How to choose a suitable gamification strategy? Undoubtedly, this is the question that most organisations looking to introduce gamification in their learning processes are facing. In order to define an appropriate gamification strategy, it is very important to analyse what are the factors that motivate your audience.
The behaviour of individuals, their willingness to perform certain tasks, is determined both by inherited factors (intelligence, impulsiveness, emotionalism, etc.) as well as learned factors, our reaction towards certain situations (motivation, willingness, collaboration, etc.).
All behaviour is motivated by some reason and we must make an effort to analyse the factors that motivate people to change their behaviour to do those things that they did not want to before.
To which factors we must pay attention?
- Purpose/Meaning: Helping others creates an epic feeling that leads them to do things to be part of something bigger.
- Mastery/Achievement: Learning new things to improve personal development and accomplish achievements.
- Autonomy/Self-realisation: Creating and exploring new things generates a sense of curiosity that fuels the need to cultivate creativity and discover new challenges.
- Social Influence: Interacting with others and creating social connections, sharing knowledge and experiences and seeing the achievements of others. This factor is very powerful because it generates feelings of acceptance, influence and competitiveness.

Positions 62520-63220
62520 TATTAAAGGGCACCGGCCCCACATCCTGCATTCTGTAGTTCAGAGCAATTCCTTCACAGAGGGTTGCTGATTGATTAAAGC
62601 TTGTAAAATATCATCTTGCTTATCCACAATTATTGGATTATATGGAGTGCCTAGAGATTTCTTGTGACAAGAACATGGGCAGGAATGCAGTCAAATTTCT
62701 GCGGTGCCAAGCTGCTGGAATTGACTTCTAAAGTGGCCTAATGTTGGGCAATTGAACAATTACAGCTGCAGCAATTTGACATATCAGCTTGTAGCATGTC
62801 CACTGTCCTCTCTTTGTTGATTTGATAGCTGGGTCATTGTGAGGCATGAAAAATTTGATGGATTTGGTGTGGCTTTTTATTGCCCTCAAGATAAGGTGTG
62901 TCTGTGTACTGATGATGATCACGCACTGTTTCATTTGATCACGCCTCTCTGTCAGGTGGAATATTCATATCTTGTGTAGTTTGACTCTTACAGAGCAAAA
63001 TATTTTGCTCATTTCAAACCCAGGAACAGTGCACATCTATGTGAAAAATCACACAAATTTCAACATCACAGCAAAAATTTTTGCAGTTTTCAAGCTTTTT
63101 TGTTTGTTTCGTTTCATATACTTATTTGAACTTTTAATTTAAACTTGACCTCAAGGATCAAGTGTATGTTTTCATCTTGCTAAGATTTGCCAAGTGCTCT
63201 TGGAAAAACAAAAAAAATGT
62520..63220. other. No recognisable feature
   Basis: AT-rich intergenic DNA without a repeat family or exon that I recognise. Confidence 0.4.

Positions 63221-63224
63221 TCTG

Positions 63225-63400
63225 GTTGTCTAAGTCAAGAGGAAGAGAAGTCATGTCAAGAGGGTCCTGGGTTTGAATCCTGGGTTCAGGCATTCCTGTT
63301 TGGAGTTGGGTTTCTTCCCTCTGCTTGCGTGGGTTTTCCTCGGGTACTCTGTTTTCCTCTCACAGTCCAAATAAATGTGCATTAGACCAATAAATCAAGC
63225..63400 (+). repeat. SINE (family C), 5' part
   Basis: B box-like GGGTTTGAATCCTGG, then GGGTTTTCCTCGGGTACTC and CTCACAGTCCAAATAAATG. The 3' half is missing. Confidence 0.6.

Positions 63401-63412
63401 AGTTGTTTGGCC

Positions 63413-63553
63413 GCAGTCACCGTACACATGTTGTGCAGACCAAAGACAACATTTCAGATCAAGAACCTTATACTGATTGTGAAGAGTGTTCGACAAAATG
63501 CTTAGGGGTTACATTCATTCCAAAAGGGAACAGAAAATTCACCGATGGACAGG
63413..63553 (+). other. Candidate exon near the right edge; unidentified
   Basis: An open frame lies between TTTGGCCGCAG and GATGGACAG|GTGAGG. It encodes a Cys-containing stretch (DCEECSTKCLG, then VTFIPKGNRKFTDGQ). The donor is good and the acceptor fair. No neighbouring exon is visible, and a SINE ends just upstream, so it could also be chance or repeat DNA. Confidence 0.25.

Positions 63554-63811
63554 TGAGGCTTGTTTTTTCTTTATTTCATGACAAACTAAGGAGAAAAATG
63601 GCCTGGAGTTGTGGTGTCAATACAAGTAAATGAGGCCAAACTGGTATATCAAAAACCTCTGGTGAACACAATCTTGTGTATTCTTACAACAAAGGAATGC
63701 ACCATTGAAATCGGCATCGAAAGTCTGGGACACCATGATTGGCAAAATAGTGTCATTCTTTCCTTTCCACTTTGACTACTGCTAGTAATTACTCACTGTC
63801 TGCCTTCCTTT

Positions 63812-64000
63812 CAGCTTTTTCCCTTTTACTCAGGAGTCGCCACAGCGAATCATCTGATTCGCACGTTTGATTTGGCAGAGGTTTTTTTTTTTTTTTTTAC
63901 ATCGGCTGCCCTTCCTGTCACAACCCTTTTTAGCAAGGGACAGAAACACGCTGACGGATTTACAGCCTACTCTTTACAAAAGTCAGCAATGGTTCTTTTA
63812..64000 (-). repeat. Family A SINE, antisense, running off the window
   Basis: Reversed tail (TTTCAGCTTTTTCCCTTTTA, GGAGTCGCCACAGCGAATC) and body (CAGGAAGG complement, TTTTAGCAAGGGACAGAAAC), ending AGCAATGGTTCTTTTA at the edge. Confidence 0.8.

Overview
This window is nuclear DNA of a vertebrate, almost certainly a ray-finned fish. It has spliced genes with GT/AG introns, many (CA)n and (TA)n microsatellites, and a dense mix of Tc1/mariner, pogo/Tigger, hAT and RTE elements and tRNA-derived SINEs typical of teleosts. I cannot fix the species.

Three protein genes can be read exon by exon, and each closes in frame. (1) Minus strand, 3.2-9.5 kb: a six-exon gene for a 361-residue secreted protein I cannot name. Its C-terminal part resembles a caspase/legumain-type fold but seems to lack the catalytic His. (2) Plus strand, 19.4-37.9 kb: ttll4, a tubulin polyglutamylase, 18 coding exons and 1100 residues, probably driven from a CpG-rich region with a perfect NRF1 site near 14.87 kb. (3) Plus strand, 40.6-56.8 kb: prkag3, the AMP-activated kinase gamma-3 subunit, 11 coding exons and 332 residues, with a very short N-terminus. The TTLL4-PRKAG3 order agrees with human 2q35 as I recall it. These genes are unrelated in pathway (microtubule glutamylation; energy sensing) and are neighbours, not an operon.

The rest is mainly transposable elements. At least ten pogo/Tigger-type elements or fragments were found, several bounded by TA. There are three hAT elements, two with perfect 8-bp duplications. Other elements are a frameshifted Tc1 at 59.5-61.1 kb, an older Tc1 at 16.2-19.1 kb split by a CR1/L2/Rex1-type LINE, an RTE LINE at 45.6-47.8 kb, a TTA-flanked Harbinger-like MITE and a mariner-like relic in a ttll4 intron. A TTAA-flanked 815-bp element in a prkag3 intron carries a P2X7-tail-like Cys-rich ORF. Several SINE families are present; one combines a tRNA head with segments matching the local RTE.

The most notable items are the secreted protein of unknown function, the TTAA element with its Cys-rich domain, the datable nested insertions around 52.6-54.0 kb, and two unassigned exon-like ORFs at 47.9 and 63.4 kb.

- Ownership: Owning things and accumulating wealth.
- Scarcity/Impatience: There is a natural tendency to desire things we cannot have or have difficulty in obtaining and which leads us to constantly think about reaching that goal.
- Loss: The loss embodies the sense of failure and the feeling that the time, effort and/or resources have been invested in vain.
Types of motivation generated by these factors
The importance of the above factors lies in the motivation they generate in people and which makes them take certain decisions or others. There are two main types of motivations, extrinsic and intrinsic.
Extrinsic motivation: impels the user to perform an activity for the simple fact of getting some kind of incentive, usually related to material rewards. This motivation is enhanced by stimulation of Mastery, Property, Scarcity and Loss factors.
Intrinsic motivation: one that, naturally, promotes performing an activity for purely personal interests, without receiving a reward, because in this case the incentive is the fact of performing the activity itself. Purpose, Autonomy and Social Influence factors enhance this motivation.
We can see two very clear examples of the use of gamification on two popular applications like Farmville and Twitter, and identify very quickly what motivational factors are supported:
- Farmville, extrinsic motivation: the key factors used in their gamification system are Ownership and Loss as the main goal is to have the farm with best crops and animals through continuous and active participation or everything that has been achieved will be lost.
- Twitter, intrinsic motivation: the key factors used are Autonomy and Social Influence since the main objective is to express an idea through a maximum of 140 characters, getting maximum publicity (followers, retweets…).
Which factors we should enhance in our gamification strategy?
If we want to define a strategy that quickly engages our audience, we must start with those factors that generate extrinsic motivation. However, this motivation does not last over time. Users get bored quickly and need a stronger motivation, so if we want to raise a long-term strategy, the factors that generate intrinsic motivation should be strengthened.
In short, an appropriate gamification strategy must consider what motivations users respond to best, and therefore does not need to include all the above factors, and should enhance those reporting better results depending on the type of audience we are addressing and the period of the project implementation.